May 23, 2018

KEVIN WADLOW/Free Press
A trailhead for a quarter-mile walk through Florida Keys native growth at Green Turtle Hammock Nature Preserve in Islamorada includes a plaque honoring the Eagle Scout who cleared the path.

KEVIN WADLOW/Free Press A trailhead for a quarter-mile walk through Florida Keys native growth at Green Turtle Hammock Nature Preserve in Islamorada includes a plaque honoring the Eagle Scout who cleared the path.

ISLAMORADA — Sunlight filters through the leaves of a towering gumbo limbo tree on a walk down the path through Green Turtle Hammock Nature Preserve, a route that winds past a classic Florida Keys homestead before reaching Florida Bay. 

Along the way, hiking signs beckon visitors onto marked trails, relatively short, to explore the Upper Matecumbe Key hammock. 

A basin and channel, once used by boaters but now limited to swimmers and paddlesport enthusiasts, provides access to open water. Snapper, mullet and the occasional tarpon can be seen there. 

On shore, signs caution that a protected American crocodile visits now and again.

That didn’t bother Wayne Sronce, an Islamorada artist and framemaker, taking a swim last Wednesday with his rescue pooch, Cayo. 

“This place is amazing,” Sronce said. “I’ve lived here 18 years and found out about it not long ago.”

“A hidden gem” is the oft-repeated phrase on a handful of online postings on Green Turtle Hammock, part of Islamorada’s network of village parks. Look carefully for the small entry sign near mile marker 81.2, off southbound U.S. 1. 

Islamorada acquired the 8.7-acre property in 2006, in part with a $4.7 million grant from the Public Lands project of the Florida Communities Trust to protect “tropical hardwoods and waterfront access, located on an historical property.”

A concrete home overlooking the basin, where the former owners once lived and was later used as conservation-group offices, now has been closed off due to severe structural problems.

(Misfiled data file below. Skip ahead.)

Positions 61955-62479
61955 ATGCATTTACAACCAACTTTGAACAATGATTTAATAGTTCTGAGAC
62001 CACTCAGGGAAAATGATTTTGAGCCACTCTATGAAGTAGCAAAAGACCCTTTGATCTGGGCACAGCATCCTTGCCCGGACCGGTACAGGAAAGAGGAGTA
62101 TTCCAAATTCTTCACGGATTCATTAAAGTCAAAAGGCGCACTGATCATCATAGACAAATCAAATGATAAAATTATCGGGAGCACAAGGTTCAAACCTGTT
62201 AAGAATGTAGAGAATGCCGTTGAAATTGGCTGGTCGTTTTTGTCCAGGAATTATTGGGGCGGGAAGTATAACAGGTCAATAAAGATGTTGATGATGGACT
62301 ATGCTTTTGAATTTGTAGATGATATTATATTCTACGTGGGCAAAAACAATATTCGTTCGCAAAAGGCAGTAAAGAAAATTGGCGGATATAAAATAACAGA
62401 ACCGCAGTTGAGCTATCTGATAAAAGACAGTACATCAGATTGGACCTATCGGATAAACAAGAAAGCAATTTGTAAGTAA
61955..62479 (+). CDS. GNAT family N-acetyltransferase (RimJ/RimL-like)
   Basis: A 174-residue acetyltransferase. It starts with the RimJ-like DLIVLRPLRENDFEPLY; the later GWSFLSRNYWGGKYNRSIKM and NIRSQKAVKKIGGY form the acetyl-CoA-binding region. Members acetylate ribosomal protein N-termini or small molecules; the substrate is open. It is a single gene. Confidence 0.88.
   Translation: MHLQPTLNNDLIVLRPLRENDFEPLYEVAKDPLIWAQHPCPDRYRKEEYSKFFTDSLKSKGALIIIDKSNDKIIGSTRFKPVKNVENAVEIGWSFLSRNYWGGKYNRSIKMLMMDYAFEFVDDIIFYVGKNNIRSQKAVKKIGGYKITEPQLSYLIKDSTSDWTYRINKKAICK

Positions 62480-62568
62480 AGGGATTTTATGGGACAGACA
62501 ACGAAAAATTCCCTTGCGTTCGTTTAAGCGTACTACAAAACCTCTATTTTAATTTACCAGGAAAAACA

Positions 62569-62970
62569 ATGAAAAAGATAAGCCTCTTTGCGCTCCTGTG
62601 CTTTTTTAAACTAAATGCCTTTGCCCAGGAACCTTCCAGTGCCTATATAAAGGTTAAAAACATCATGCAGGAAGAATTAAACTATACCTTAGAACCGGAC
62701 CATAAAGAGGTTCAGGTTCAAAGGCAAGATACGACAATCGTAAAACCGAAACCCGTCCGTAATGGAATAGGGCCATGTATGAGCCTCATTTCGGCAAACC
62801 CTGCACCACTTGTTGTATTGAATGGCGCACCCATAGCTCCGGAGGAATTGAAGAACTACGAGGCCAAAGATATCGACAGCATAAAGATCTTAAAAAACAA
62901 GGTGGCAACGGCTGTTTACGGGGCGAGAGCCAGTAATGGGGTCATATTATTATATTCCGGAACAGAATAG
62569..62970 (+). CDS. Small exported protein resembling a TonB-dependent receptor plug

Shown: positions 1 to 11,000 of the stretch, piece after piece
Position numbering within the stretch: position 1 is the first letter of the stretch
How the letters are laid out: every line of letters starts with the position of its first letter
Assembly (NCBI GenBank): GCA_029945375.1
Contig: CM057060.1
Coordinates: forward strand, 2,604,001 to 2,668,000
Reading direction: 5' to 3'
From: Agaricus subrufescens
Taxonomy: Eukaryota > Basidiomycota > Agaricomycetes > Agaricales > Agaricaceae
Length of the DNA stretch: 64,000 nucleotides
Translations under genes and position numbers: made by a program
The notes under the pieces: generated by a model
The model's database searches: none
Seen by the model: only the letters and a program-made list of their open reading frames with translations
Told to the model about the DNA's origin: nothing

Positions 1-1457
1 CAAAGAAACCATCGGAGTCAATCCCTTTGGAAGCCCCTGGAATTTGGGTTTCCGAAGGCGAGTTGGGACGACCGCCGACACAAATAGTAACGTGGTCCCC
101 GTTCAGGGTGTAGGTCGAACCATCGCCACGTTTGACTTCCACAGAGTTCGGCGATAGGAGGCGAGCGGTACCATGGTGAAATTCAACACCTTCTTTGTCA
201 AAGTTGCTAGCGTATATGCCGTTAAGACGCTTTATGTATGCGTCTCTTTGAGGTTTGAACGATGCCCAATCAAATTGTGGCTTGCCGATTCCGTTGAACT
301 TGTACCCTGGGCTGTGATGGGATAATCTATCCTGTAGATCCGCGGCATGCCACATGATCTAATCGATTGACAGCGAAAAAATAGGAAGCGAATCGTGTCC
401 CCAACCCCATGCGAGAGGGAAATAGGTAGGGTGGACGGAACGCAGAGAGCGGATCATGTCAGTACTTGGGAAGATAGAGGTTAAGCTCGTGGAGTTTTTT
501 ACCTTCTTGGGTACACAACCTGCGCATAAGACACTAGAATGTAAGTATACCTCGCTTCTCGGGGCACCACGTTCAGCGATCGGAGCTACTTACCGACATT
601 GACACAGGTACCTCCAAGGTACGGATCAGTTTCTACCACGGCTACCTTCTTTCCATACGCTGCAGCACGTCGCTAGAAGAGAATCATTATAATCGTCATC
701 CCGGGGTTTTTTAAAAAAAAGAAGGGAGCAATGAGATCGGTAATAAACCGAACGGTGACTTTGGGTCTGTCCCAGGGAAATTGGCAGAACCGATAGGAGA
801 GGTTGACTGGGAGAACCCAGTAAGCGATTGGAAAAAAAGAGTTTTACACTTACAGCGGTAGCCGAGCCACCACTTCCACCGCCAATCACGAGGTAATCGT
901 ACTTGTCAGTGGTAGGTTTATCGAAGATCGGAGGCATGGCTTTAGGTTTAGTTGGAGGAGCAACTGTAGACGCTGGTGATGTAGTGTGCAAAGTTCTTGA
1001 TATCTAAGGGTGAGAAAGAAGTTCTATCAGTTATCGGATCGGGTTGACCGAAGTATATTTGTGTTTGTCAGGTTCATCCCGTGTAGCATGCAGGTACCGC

On Earth Day 2009, several environmental groups and agencies came together at a public event to celebrate the protection of the Green Turtle Hammock. The historic wooden settlers’ house would emerge as a glimpse of early Keys history, advocates planned. 

The Green Turtle Hammock Foundation formed in 2008 “to encourage, foster and conduct programs for the continuing education on the history of Green Turtle Hammock,” and promote other conservation-related activities. The foundation went inactive in 2012, state records indicate.

Islamorada still has plans for Green Turtle Hammock, Village Manager Seth Lawless said last week. 

In December 2016, consultants presented the Village Council with potential master development plans for Green Turtle Hammock and the nearby Key Tree Cactus Preserve.

The plans “show what we’ve got, and what would be required” to realize an improved park with features including an elevated boardwalk and waterfront observation tower, Lawless said.

“When construction is involved, sometimes these things move along pretty slowly,” he added.

For now, Green Turtle Hammock Nature Preserve is open 8 a.m. to 5 p.m. daily. Dogs on leashes are welcome. Alcohol and glass bottles are prohibited, along with overnight camping, powerboats, grills and trailers (the dirt roads are narrow and turn sharply).

For more information, contact the village’s parks office at 305-853-1685.

kwadlow@keysnews.com